New Dean Wants OSU To Be No. 1

Buckeye Farm Beat

Bruce McPheron, an Ohio native, has been selected to be the next vice president for agricultural administration at OSU’s College of Food, Agricultural and Environmental Sciences.

Published on: August 27, 2012

I recently had a chance to interview Bruce McPheron the new vice president for agricultural administration and dean of the College of Food, Agricultural, and Environmental Sciences at The Ohio State University.

McPheron comes to Ohio from Penn State where he was the Dean of the College of Agricultural Sciences. He replaces Bobby Moser who announced his retirement last fall and agreed to stay on the job until a replacement was found. Moser served as vice president for agriculture since 1991.

One of Moser’s most visible accomplishments was the renaming of the College of Agriculture to the College of Food, Agricultural, and Environmental Sciences. The process included a major retreat with all aspects of the state’s agriculture included. As a participant I recall lots of brainstorming, breaking into small groups with ideas scribbled on flip sheets. I don’t remember a specific name change coming out of the meeting, but I know the idea that the focus of the college needed to be redefined did result from the weekend session.

So I asked McPheron what he thought of the name. “I like the name,” he replied. “It resonates very well with me.”

He went on to note that it does not dismiss the school’s fundamental role of teaching and researching how to produce food for the nation and the world.

“The fact is a name means what you make it mean,” he said. “Society thinks about and understands food. They don’t necessarily think about agriculture. Having food in the name connects with what people understand.”

He also noted that having a link to environmental sciences helps society to understand that what is done at the college reflects on the quality of people’s lives. He’d even like to take that aspect further.

“Health is an important part of eating as well,” he said. “Much of the current health care debate relates to chronic problems with the way people eat.”

He promised to encourage joint efforts with other areas of the university including the medical faculty to collaborate on research projects to improve diets and health.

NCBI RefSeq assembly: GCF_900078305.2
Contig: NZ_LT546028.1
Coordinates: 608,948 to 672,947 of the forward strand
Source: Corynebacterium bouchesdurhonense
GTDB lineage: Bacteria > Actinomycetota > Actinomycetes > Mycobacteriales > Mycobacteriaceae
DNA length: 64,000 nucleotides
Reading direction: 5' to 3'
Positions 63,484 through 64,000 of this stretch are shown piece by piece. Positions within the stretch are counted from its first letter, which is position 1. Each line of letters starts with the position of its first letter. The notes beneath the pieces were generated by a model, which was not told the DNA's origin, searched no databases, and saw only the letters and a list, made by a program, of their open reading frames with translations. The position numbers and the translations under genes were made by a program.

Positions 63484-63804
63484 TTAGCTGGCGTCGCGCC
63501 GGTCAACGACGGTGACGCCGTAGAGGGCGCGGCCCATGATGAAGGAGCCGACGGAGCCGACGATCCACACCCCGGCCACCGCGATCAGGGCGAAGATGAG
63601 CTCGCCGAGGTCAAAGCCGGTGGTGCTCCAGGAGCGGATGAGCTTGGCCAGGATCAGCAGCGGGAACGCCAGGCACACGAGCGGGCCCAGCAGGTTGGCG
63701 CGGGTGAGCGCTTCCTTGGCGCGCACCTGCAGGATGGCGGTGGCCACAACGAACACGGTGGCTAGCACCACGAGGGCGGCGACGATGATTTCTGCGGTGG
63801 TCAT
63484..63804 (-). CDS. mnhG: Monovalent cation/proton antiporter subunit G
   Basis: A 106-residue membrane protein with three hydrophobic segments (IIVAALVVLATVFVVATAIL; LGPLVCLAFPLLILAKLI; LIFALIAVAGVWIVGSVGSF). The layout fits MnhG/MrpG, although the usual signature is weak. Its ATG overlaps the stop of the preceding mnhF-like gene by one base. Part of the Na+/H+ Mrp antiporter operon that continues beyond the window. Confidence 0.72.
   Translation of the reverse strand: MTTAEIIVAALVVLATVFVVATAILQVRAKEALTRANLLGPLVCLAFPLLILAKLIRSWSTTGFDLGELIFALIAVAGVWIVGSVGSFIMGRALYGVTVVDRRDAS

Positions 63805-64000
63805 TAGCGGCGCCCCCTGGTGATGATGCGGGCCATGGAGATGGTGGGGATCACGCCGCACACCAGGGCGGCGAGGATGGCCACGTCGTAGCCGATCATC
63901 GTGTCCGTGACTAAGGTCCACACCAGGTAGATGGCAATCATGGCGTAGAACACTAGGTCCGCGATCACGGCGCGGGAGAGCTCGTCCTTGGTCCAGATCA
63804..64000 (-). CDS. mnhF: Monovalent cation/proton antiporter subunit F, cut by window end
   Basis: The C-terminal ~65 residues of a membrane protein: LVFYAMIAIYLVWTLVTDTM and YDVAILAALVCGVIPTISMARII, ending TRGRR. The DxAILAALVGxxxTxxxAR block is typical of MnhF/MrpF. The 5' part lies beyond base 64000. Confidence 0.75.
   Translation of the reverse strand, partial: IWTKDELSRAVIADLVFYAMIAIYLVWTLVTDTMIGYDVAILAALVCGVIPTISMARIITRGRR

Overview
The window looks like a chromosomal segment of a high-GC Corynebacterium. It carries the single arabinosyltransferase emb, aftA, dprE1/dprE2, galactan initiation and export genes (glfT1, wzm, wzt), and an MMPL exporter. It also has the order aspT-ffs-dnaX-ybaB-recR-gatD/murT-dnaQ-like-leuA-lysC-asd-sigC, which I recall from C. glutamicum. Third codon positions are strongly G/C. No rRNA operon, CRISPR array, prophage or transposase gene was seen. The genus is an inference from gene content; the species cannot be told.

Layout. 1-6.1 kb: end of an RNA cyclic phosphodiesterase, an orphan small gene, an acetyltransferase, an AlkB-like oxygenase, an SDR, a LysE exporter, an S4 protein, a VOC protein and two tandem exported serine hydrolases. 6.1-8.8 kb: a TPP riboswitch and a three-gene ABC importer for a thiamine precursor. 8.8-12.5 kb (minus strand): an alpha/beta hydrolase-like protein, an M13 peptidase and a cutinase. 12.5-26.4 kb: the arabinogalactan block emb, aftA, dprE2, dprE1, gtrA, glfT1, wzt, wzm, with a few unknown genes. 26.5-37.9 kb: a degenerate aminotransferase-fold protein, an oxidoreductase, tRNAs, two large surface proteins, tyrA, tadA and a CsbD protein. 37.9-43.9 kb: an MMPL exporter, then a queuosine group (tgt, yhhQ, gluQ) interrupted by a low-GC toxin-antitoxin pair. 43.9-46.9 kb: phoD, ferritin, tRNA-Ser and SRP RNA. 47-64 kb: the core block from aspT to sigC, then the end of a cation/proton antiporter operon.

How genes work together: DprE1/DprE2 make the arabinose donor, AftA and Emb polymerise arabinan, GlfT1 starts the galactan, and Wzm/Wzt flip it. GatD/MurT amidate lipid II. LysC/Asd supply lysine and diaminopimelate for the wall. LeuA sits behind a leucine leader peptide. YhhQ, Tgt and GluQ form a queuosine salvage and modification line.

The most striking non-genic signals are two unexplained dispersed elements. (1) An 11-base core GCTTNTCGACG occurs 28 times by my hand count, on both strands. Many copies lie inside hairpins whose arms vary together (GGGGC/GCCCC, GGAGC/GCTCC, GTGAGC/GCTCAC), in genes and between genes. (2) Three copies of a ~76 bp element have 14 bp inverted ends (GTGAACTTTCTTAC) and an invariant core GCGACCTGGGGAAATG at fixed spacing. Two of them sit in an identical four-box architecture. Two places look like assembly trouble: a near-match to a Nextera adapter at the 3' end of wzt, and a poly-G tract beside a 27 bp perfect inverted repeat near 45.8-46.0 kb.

McPheron graduated with a degree in entomology from Ohio State in 1976. As it would happen I was a graduate student in entomology finishing my Master’s degree that same year. We discussed numerous professors we had both taken classes from. He went on to get a master's degree in biology and doctoral degree in entomology from the University of Illinois. He began his faculty career at Penn State in 1988 as assistant professor of entomology. He became associate professor in 1994 and professor in 2000. McPheron's scholarly research and teaching interests were diverse and focused on agricultural biosecurity, systematics and international agriculture. In 2002 he was named associate dean and director of the agricultural experiment station. He was appointed dean of Penn State’s College of Agricultural Sciences on July 1, 2009.

McPheron said he misses his time as a scientist. He even keeps a microscope and a glass jars of insect specimens on his desk and Penn State, he added.

After his undergraduate years, he became a 4-H county extension agent in Clermont County from 1980 to ’83. “Of course I was called on to more than that,” he said. “Anytime there was an insect question I was the office’s specialist.”

McPheron has high expectations for the college. He notes that the school has a reputation for being one of the top five in the country. He says he expects it to be the No. 1.  He saluted Moser for his leadership nationally and internationally and his ability to work with the stakeholders. “The best view of the future comes from the shoulders of the people who have gone before you,” he said. “We have a firm footing and clear view of the future.”

McPheron will start his new assignment Nov. 1, pending approval by the OSU Board of Trustees.